I served a Mission in Rosario Argentina from 1995 to 1997. An amazing experience! I work for the LDS Church managing websites, doing web analytics, and SEO. I am married to the lovely Heather, and we have six wonderful children. Read more about Jimmy Smith here.


  1. Nive

    April 13, 2011 at 3:09 pm

    I love this poem it is really up lifting.
    During my trials and tribulations in life I continue reading this piece and every time I read it I have the strength to geet back up and win the race. It doesnt matter if you come first or second, the whole purpose of the race is to rise every time you fall and finishing the race with all your might.

  2. Simon

    May 16, 2012 at 3:20 pm

    I cry every time I read this poem. So uplifting! Hats off to the author.


    June 18, 2012 at 5:47 pm

    my name is mike luke . i am a return missionary. i went to california, sacramento on my mission. i was there from 1980-82. my trainer recited this poem at a sacrament meeting , he memorized it. everytime i read it ,it makes me remember ,who i am, and who i represented .

  4. zain khan

    June 27, 2012 at 10:13 am

    this poem is very motivational
    it is my 10 std and i get uplifted through it

  5. Katina

    August 3, 2013 at 2:03 pm

    This is wonderful poem. I read it when get discourage.

  6. Damon

    August 15, 2013 at 4:45 pm

    I really want to read this to my class of 5th Graders on the first day of school, but I just can’t seem to practice it without having my emotions take over. I love this poem.

  7. Heather

    November 8, 2013 at 8:11 pm

    “Poem: The Race by D. H. Groberg – Mormon Mission Prep” ended up being a great blog
    post. If merely there was far more web blogs like
    this amazing one on the actual net. At any rate, thank you for ur precious time,

  8. Mike

    November 11, 2013 at 8:19 am

    I was a missionary under President Groberg. I have referred to this poem my whole life it helps you keep things in perspective

    • Reid bates

      July 17, 2015 at 3:10 pm

      I served in the Tokyo South Mission under Groberg, too. I loved this and was preparing remarks for camp and googled this to be sure I have it right!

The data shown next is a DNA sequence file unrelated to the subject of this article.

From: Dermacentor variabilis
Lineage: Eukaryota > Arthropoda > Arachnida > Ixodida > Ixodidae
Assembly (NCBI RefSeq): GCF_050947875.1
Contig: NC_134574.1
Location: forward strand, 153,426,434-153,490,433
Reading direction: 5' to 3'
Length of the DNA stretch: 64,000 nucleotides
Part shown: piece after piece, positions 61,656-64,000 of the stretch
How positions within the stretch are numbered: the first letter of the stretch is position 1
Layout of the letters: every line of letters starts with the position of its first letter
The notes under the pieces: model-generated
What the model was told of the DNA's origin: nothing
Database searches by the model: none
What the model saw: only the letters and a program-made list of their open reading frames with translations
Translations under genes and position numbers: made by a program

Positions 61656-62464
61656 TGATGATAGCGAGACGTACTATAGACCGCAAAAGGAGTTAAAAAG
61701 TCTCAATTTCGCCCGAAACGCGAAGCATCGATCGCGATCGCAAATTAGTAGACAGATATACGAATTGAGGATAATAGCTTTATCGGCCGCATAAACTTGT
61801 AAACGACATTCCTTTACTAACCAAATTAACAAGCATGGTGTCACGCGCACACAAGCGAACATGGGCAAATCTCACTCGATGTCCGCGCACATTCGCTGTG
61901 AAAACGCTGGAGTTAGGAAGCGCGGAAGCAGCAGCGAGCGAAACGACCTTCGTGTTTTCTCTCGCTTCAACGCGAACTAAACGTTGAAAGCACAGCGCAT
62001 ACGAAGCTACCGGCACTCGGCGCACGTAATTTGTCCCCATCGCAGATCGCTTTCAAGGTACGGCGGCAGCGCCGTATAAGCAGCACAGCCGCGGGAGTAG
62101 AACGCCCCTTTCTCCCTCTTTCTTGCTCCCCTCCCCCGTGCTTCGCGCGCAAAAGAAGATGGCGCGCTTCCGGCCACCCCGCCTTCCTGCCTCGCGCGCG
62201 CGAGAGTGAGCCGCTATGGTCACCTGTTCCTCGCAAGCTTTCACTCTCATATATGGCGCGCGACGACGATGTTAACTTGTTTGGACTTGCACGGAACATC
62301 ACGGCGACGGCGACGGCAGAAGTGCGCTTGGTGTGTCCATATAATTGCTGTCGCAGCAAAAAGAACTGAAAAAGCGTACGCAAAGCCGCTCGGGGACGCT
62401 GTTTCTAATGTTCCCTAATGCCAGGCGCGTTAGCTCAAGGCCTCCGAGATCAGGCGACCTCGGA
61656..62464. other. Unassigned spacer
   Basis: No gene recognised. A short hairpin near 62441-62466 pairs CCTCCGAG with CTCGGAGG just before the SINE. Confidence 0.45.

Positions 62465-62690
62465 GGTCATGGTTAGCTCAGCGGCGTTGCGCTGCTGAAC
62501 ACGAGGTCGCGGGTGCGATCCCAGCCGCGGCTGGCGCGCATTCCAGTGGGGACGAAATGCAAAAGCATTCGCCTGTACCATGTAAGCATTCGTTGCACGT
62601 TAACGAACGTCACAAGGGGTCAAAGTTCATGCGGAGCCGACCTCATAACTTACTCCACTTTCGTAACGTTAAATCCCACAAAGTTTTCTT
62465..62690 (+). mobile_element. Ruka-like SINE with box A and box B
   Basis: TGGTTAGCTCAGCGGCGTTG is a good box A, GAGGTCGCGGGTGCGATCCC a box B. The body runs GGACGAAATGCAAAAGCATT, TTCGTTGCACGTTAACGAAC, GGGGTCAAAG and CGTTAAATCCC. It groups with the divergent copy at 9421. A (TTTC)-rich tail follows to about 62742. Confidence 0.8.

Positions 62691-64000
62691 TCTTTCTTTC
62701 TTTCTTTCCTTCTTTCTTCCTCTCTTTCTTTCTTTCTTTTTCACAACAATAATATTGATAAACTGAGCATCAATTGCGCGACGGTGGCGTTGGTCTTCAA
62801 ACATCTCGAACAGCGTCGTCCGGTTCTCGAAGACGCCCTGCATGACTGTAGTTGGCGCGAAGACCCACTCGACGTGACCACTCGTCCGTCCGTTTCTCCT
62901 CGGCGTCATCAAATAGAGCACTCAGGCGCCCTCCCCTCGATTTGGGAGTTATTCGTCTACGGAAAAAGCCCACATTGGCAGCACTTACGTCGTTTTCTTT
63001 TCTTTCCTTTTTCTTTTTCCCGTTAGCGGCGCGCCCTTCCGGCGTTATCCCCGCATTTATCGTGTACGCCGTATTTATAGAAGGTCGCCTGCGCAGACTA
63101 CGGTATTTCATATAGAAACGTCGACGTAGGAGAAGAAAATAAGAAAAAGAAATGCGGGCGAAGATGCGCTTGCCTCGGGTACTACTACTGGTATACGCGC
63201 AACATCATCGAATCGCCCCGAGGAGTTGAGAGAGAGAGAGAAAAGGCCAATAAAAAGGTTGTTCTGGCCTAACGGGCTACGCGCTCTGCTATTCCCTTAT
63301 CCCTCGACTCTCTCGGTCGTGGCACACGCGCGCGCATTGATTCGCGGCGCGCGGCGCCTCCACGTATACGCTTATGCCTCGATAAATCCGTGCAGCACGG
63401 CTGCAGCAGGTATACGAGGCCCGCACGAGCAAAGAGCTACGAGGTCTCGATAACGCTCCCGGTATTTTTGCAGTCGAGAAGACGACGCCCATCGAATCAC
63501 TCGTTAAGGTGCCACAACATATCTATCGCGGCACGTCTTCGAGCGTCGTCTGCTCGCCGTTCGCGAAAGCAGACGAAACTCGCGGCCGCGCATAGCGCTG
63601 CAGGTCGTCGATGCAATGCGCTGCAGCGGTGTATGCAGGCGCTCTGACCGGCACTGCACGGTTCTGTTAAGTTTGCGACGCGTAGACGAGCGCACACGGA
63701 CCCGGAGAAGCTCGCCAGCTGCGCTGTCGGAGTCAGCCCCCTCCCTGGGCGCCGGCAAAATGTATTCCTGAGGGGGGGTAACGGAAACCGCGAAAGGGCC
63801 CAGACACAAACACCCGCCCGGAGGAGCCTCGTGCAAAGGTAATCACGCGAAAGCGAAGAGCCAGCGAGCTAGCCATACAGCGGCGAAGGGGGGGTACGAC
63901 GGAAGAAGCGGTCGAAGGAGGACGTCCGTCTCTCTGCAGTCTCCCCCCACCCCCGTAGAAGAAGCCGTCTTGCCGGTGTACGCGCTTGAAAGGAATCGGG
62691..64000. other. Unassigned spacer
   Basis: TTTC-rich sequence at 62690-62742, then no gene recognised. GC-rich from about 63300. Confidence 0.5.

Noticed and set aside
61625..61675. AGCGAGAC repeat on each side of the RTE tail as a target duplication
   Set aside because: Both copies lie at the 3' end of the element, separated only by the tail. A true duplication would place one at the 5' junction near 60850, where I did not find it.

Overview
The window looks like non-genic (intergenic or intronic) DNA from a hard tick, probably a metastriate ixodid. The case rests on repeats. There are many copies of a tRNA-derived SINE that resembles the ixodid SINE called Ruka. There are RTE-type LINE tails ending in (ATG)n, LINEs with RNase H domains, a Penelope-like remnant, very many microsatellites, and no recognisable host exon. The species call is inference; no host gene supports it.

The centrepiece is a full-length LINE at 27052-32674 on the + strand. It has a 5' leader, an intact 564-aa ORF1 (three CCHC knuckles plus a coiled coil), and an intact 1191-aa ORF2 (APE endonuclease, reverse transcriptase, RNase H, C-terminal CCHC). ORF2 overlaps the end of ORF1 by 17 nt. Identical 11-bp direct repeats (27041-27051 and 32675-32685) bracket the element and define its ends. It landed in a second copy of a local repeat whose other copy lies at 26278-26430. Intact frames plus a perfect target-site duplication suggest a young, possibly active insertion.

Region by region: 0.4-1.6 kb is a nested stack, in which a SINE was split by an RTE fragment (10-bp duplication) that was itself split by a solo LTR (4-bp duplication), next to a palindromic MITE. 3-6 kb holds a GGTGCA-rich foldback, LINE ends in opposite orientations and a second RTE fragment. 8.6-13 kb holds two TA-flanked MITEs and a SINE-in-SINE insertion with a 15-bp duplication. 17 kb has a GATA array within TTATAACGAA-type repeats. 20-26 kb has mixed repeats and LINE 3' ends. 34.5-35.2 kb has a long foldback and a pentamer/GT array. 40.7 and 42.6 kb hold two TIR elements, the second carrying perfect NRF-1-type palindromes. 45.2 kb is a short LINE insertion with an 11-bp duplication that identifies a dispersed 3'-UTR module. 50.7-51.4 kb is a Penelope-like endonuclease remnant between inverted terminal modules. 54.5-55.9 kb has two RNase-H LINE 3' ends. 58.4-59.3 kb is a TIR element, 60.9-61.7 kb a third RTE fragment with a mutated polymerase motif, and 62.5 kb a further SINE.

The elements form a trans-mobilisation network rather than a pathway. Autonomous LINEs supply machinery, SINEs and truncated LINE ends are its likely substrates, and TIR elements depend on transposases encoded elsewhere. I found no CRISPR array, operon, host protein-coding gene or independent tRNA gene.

Reid Bates
      1978 to 1980

    • Chuck King

      November 1, 2015 at 4:19 pm

      I was also a missionary in Tokyo. I arrived 8 months before President Groberg, and was in Mastumoto when the mission split. I transferred to Kakegawa, and finished by opening up Hiyoshi (near Keio University).

      I was forever changed (for good) by learning to love the Japanese people.

      I have always been inspired by this poem. One Christmas, I bought 15 copies of the book and gave them to each of my kids and many friends. You can find the book on Amazon … http://www.amazon.com/Race-Lifes-Greatest-Lesson/dp/0446533076/ref=asap_bc?ie=UTF8

    • Christiane

      March 5, 2016 at 2:46 am

      Dad is this you?


  9. Brian Baxter

    April 17, 2014 at 1:34 pm

    I love the poem, it says so much, the very thing we try to instill
    in our kids. I’m going to email it to each of my kids.

  10. withheld

    September 27, 2014 at 9:54 am

    I served an honorable mission that I look back upon with such gratitude and then went on upon returning home married the most wonderful spouse in the world and had 6 beautiful children with But due to some genetic propensities, a few unthinking choices and also due to the profession I went into fell victim fell to the terrible clutches of prescription drug addiction. Hardly anyone truly realizes how unbelievably discouraging such an experience this is, especially as a member of the church how embarrassing and discouraging it is and how it so subtlety picks away at you sense of worth in this life. I am a solid member of the church but very few people understand who haven’t gone through this understand the embarrassment, discouragement and self disgust this brings with it and how hard it is to free yourself from the unbelievably strong clutches of this awful habit/disease. But every time I read this poem tears just flow from my eyes because of the hope this little poem brings to me, reminding me when I so often relapse and forget that there really is still is a father in heaven who still loves me. And every time I think of or read this little poem I remember there is a loving father in heaven who each time still says to me “get up and win the race” and this brings to me a hope that someday I WILL be free of this awful beast if I just continue to try.

  11. prerana rasam

    August 10, 2015 at 8:24 am

    this poem was in my 10th standard syllabus.
    beautiful &inspirational poem & I can’t help but get emotional. My 10th standard syllabus was the best I ever had
    I love another chapter also that is ‘ Letters to Anne Frank’s father ‘.
    I wish I could have my 10th standard book back!!!!!